London Met PhD student Amy Chave reflects on the University’s recent student and staff research conference.
Date: 26 July 2021
The second annual Student and Staff Research Conference has just concluded with a fond farewell to Professor David McCarthy, Professor of Nutrition and Health, as he moves into retirement. Professor McCarthy gave an engaging valedictory lecture summarising his twenty-five years of work with us in the field of early life origins of obesity and health, during which he established the Public Health Nutrition and Food Microbiology Research Group. Professor McCarthy has had a great and lasting impact both on the university and his field of research and we wish him all the best for his retirement.
The conference was a great success, incorporating lectures, lightning talks, and posters from university staff and students and keynote lectures by guest speakers Dr Marlon Moncrieffe of the University of Brighton and Dr Hannah Gibson of the University of Essex. The event covered diverse fields of research across the university, giving researchers the opportunity to engage with fields outside their own and potentially spark interdisciplinary ideas and partnerships. The theme gave rise to a fascinating mixture of both reflections on how the world has changed, by the pandemic in a broader sense, and contemplations on ways in which we can guide future change.
Day one commenced with Dr Moncrieffe’s insightful lecture on the educational concept of decolonising the curriculum, the epistemological endeavour to ensure that black and minority ethnic (BAME) voices and histories are part of the curriculum at all levels of education. This represents a challenge to the present Eurocentric monoculture of the curriculum. Said challenge has been welcomed by some, particularly considering the recent Black Lives Matter (BLM) protests, but still faces resistance by others. Solutions constitute a concerted effort on the part of educators that will also take time. The day continued with student and staff talks on a wide range of subjects including Social Sciences, Education, Healthcare, Molecular Biology and IT.
The second day focused largely on language and communication, opening with Dr Gibson’s interesting keynote lecture on language-in-education in Botswana, Tanzania, and Zambia, in which she discussed monolingual language policies in education in these three countries and the ways in which they undervalue learners’ multilingual abilities. A monolingual approach may also disadvantage multilingual learners, who are less freely able to express themselves in a monolingual classroom. Translanguaging, the co-operative use of multiple languages in education, may present an opportunity to create more equitable learning environments and improved learning outcomes. Following Dr Gibson’s lecture, a variety of student and staff talks took place, covering linguistics, identity and inclusion, the Internet of Things, and reflections on the implications of the pandemic.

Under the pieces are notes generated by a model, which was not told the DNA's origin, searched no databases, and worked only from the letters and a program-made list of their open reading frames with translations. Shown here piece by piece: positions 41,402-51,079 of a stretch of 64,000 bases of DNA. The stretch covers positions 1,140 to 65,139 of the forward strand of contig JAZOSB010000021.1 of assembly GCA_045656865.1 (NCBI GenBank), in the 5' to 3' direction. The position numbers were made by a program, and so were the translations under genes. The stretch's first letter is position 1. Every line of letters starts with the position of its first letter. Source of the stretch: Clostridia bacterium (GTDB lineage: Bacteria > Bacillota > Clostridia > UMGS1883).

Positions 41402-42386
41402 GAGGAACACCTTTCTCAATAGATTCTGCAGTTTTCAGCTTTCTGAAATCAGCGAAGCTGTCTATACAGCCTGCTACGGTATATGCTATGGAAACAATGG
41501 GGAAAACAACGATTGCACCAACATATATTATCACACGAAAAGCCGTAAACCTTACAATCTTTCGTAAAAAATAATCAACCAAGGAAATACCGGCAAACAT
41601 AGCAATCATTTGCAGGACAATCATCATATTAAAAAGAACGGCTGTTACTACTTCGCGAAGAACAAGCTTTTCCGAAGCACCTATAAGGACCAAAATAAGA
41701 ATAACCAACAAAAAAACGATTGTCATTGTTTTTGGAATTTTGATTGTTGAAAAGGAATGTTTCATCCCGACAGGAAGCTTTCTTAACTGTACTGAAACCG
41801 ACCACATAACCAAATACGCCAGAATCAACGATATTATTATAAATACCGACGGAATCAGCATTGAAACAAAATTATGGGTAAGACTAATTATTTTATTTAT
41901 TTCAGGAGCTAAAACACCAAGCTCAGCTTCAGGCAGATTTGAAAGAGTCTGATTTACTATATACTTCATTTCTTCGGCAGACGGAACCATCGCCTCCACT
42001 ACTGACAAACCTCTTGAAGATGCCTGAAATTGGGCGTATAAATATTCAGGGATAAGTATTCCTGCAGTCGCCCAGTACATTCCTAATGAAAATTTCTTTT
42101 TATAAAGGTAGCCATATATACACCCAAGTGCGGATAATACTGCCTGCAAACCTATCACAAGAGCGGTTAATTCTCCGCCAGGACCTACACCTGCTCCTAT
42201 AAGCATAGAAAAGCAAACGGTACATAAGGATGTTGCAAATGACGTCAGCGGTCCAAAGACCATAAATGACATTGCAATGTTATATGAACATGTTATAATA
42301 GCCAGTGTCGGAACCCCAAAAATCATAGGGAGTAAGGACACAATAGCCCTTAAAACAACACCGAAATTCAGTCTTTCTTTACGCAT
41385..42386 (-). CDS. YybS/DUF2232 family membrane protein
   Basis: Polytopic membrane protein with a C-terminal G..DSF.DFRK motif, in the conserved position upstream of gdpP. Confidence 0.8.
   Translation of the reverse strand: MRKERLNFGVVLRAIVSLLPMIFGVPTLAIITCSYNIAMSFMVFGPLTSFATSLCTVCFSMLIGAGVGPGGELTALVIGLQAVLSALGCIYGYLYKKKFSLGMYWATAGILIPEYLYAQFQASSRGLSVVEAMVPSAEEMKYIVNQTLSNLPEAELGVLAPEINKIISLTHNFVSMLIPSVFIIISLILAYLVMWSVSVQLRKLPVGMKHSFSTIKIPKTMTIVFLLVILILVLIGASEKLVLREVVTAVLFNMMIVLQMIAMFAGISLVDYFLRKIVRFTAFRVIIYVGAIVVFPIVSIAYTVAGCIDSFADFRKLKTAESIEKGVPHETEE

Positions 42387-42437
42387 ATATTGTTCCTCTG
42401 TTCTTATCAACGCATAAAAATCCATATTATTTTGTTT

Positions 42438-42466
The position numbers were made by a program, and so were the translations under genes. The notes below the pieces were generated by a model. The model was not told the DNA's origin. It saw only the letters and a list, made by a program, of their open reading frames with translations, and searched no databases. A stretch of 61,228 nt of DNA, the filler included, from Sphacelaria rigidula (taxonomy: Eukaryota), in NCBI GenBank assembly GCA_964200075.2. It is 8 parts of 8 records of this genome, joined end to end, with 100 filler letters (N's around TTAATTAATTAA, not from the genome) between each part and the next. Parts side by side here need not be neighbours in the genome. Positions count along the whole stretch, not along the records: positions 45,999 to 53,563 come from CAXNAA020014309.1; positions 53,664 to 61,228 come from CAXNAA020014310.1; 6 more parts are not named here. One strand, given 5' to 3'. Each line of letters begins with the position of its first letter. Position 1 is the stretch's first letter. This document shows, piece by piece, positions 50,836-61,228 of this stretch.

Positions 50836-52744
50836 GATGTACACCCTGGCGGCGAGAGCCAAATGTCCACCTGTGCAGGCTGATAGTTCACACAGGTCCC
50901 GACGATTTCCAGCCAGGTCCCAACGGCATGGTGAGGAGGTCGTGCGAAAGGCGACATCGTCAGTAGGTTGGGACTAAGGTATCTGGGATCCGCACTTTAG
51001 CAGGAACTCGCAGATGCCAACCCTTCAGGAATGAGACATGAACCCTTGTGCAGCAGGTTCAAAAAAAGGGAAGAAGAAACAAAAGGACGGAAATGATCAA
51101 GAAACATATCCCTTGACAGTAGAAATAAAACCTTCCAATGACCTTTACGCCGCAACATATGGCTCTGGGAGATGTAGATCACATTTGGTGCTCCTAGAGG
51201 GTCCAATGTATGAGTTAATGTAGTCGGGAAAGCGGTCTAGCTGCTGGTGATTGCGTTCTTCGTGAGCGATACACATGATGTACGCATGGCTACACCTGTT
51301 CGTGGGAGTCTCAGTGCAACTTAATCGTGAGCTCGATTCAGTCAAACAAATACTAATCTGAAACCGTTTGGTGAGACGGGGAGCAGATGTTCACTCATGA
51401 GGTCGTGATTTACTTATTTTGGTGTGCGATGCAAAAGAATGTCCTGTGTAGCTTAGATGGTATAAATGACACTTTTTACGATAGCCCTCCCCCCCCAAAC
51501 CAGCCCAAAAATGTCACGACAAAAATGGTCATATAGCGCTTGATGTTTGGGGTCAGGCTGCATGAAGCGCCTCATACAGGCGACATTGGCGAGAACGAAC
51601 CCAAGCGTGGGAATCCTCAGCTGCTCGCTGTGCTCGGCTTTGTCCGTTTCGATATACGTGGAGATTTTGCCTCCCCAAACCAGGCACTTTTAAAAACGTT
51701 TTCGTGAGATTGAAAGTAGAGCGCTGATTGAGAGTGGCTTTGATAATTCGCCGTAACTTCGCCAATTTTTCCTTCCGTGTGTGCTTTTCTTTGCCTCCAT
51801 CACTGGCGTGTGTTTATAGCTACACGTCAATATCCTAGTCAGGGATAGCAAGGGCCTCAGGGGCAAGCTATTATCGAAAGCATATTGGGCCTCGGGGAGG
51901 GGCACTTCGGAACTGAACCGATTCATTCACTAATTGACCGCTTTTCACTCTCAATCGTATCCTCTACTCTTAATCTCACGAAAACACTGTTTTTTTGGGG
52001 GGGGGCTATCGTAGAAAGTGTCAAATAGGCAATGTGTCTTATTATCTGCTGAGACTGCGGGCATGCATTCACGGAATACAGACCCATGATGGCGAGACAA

As a research student, I am inspired to examine my own approach to learning and education. Undoubtedly, colonialism and sexism have historically dictated who is and who is not able to engage with Chemistry. We have certainly moved in the right direction but still the legacy of colonialism and sexism casts a long shadow.
Day two also saw prizes awarded in the afternoon for best poster, student presentation, recorded presentation, and lightning talk and most engaging student presentation from each day. Many congratulations to all winners and runners-up. The level of expertise on display was very high and each talk provoked some great discussion. I encourage anyone interested in the university’s research to attend next year’s event.
The conference prize winners were as follows: